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Campus News, by Bill Belden
   Spring is fast approaching and with that comes a busy schedule for the staff of the Botanic Garden. We will start our spring cleanup as soon as the weather breaks, and then move to our usual mulching and planting in preparation for Commencement and Reunion. The staff will be working on two major improvements this spring along with our regular workload. One project is in the Green Street area, the other around College, Pierce, Lilly, and Seelye halls.
    The Green Street project is still being refined, although initial decisions have been made. All of the trees and shrubs will be removed in the border from the Sage circle to the crosswalk leading to the campus post office. The sidewalk will be widened and a fence installed matching the fence along Elm Street. The pedestrian walks in this area will be realigned to lead foot traffic to the most logical points for crossing Green Street, the intent being to eliminate “goat tracks” across green space and tree roots. The final phase of this project is the replanting of trees, as recommended by the campus Landscape Master Plan, going back to Olmsted’s original plan. Tree selections will be made once a survey of the campus is completed and all construction is done in this area. The survey will identify and locate underground utilities. This will give us an accurate idea of where the utilities are so that we can avoid planting large trees on top of them.
    The second project consists of removing most of the shrubs around College and Lilly halls and replanting with ground cover and turf. Large mulched areas around Seelye and Pierce halls will be planted with ground covers or seeded for lawn. We have ordered Matteuccia struthiopteris, ostrich fern, Geranium sanguineum ‘Album,’ a white-flowering geranium, and Epimedium grandiflorum, a white-flowering epimedium, for use in these areas, all of which should be here by mid-April.
spacer      Syringa vulgaris
    We will continue the relocation of the Edith Bramwell Reilly Hand Wildflower Garden to the site below the President’s House, on the lower end of the vista. Final plans for this area are still being developed and we hope to begin some planting this spring. We installed new pathways last fall and are planning to build stone steps in some of the steeper terrain. Work will resume on this project as soon as the weather allows.
    Additionally, we will be finishing the planting around the Lanning Fountain. Plants will include Geranium sanguineum ‘Album,’ a white geranium, Osmunda regalis ‘Purpurascens,’ royal fern, and Filipendula vulgaris ‘Flore Pleno,’ a double-flowered dropwort. Students in this spring’s Horticulture class will be working on redesigning and planting areas of the Sabin-Reed shade and fern garden, adjacent to the Lanning Fountain.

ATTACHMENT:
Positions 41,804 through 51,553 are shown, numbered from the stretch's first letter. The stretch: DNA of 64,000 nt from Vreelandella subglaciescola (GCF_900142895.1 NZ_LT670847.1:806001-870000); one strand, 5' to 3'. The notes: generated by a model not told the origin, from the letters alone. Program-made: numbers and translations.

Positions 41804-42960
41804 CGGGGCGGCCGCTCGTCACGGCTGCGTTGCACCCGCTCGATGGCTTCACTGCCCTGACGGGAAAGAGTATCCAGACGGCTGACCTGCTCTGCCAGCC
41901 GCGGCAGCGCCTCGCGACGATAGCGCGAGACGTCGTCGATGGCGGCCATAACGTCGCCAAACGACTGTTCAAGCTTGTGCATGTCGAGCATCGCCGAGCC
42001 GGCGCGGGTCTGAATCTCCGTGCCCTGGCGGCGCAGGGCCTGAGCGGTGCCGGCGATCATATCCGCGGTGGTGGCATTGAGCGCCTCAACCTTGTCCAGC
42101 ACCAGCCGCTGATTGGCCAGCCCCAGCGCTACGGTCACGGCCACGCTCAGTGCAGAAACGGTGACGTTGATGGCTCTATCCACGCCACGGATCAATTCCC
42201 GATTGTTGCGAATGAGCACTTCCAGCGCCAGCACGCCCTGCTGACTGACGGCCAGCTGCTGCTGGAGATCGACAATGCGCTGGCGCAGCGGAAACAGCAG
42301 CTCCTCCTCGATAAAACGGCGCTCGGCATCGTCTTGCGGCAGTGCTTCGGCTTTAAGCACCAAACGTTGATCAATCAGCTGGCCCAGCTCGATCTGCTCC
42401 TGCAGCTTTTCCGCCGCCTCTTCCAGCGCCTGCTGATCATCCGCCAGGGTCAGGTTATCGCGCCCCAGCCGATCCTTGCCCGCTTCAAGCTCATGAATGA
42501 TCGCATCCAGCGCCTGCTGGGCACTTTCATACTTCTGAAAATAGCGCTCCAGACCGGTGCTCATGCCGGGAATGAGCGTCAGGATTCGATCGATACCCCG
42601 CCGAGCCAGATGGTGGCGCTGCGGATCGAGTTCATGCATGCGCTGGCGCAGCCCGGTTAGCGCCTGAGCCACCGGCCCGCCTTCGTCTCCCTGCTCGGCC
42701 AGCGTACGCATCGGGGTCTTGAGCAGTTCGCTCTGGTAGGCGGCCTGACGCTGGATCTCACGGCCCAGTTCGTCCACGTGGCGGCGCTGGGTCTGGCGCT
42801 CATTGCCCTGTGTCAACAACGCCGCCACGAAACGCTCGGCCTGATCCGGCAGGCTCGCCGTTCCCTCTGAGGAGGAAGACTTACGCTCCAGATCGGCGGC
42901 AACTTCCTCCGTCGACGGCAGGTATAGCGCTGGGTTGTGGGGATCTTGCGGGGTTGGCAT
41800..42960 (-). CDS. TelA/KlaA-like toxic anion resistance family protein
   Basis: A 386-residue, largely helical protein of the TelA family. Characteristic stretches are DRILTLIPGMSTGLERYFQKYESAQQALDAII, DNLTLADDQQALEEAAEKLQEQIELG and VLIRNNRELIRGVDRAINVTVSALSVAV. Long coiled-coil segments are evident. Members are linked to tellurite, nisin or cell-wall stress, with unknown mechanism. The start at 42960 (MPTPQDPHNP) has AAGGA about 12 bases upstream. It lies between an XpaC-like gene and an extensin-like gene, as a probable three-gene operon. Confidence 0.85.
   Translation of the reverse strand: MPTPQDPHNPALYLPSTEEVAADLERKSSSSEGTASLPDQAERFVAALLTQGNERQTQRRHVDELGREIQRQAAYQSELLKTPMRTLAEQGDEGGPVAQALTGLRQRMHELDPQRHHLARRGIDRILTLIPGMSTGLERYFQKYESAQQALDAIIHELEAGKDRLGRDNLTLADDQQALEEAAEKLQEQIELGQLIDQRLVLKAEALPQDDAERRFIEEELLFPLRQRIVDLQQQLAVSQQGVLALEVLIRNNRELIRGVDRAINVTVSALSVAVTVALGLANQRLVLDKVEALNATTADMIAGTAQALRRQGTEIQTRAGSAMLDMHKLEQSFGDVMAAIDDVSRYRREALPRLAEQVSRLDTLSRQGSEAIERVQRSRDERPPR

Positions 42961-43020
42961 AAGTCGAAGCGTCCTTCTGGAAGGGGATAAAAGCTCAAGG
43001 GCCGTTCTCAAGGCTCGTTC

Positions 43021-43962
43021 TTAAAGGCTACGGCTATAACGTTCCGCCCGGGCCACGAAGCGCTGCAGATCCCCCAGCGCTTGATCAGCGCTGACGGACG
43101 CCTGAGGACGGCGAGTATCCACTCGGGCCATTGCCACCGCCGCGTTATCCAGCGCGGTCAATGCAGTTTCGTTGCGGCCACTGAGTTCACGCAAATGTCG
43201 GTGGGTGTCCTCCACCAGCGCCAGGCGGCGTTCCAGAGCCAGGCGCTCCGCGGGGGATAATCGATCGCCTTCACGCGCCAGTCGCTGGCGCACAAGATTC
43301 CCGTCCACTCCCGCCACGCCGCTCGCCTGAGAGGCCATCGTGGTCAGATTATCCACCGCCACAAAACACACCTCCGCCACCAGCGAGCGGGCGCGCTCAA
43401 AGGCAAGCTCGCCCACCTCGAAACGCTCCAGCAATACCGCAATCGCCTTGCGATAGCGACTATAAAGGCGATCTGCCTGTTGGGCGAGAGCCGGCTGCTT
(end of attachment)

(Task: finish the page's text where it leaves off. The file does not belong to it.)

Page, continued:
Although we have an aggressive schedule for this spring, I am confident that, with the talented staff we are lucky to have, we will be able to accomplish what we have planned and be ready for Commencement and Reunion weekends. We hope you will enjoy all of the improvements the staff of the Botanic Garden is making to our beautiful campus.

The Plant Sale: May 8, 1999, by Rob Nicholson

Viburnum tomentosum   After a one year hiatus, the Smith College Botanic Garden Plant Sale returns to Burton Lawn on May 8 from 10:00 a.m. to 2:00 p.m. (members of the Friends of the Botanic Garden will be admitted at 9:00 a.m.). If the past is any indication we can expect some of the most knowledgeable and sharp-eyed gardeners in the region to attend and do battle among our tables of rarities.
    Over 100 different species of hardy plants and houseplants will be included, both native and exotic, grown from plants within the Garden's collections and from seed obtained from all corners of the globe. Among the offerings will be perennials such as Pulsatilla halleri, Aquilegia baikalensis, Kniphofia rooperi, Asarum canadense, and Mazus repans. Trees and shrubs include Maackia
spacer amurensis, Cephalotaxus koreana, Callicarpa dichotoma, Acer griseum, and Itea virginica 'Henry's Garnet.' Visitors to our conservatory always ask where they can get the plants we are growing, and we often have to tell them that the plants are not available commercially. Frequently we may have the only specimen in cultivation. From our thousands of plants we try to produce a quality list of tropical and subtropical houseplants.
    We are still in the midst of rooting cuttings and potting up seedlings. Gabrielle Dean '00, Megan McIntyre '01, and Penelope Stranc '99 are helping to produce the thousands of plants that make up the sale. Funds raised from the sale help to support student research and plant collections improvements. So it is a simple formula: as you increase the beauty of your garden, you increase the beauty and utility of ours.
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